A month by month look back at 2008.


The legal system ruled McPherson County in 2008. David Page defeated 25-year county attorney Ty Kaufman in the August Republican primary election and in a precedent-setting case, the Kansas Supreme Court dismissed a series of cases against Douglas Belt that were filed by Kaufman based on John Doe DNA.

In July, Judge Carl B Anderson sentenced Jeffrey D. Nelson to 50 years in prison following  a year-long legal process that ultimately found Nelson guilty of murdering his step-father, Stanley Swartz. Nelson was not eligible for the death penalty because his case did not meet the Kansas criteria for capital murder.

In December, Deidre Harman received a probation sentence for abandoning her infant in a trash dumpster near her McPherson home in late May. And Marvin J. Gifford Jr. pled guilty in November in Reno County court to one count of capital murder for the death of Pearl Arthaud, 85, of Buhler,  and 12 additional counts relating to sexual assaults and attacks of several elderly women in Reno County.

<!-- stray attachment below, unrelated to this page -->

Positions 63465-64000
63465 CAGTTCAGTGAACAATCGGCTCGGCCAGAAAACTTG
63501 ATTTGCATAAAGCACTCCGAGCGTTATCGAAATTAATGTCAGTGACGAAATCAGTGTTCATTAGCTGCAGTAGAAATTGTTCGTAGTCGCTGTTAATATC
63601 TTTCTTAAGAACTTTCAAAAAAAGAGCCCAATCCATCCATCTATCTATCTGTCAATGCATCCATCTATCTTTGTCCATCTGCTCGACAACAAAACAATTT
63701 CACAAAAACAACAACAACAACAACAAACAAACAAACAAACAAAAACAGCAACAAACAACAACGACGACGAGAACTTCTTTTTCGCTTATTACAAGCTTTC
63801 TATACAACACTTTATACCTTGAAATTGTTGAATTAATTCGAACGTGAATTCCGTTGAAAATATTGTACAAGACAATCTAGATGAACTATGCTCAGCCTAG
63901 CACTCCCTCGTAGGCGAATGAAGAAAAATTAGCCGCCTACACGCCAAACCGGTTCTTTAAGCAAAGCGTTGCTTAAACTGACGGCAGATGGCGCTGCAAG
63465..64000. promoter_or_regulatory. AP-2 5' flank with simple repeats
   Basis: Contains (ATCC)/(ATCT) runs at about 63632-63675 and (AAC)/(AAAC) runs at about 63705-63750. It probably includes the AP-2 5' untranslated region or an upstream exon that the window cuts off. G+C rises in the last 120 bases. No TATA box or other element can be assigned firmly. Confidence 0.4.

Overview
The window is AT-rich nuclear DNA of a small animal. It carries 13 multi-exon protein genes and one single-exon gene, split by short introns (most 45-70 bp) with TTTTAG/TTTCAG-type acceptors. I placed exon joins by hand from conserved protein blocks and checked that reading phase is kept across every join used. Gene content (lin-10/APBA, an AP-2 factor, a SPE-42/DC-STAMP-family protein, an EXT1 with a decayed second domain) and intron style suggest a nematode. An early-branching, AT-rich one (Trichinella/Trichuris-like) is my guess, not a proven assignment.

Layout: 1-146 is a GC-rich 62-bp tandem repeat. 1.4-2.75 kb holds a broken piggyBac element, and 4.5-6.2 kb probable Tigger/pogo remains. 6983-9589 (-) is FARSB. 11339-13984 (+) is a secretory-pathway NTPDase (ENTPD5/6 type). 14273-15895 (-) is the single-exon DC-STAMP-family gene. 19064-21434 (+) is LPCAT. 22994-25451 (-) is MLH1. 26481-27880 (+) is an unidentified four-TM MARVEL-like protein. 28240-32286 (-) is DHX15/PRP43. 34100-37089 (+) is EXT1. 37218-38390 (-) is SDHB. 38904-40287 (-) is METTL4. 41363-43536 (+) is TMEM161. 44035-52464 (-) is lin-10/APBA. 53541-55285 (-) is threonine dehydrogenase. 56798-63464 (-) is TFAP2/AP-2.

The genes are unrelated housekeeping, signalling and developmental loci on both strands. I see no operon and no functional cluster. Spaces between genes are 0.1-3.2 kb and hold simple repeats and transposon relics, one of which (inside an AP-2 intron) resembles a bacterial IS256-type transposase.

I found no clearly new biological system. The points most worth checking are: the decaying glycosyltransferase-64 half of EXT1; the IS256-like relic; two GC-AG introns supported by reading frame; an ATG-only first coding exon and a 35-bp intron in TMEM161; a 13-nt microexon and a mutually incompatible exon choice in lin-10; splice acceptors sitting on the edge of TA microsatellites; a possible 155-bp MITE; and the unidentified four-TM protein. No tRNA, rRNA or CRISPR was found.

Shortly before leaving office, Kaufman restructured the county’s public defender system assigning his firm and the Boyer Law Firm as full-time public defenders, eliminating a call-list structure.

While politics rocked the national scene, multiple state and national legislators made appearances in McPherson. In May, Kansas Senator Sam Brownback spoke on clean energy at McPherson College. U.S. Rep. Jerry Moran made two appearances in McPherson in October. Moran spoke with McPherson High School seniors about the long-term impact of the county’s financial fallout and discussed the future of plastics manufacturing with employees at American Maplan.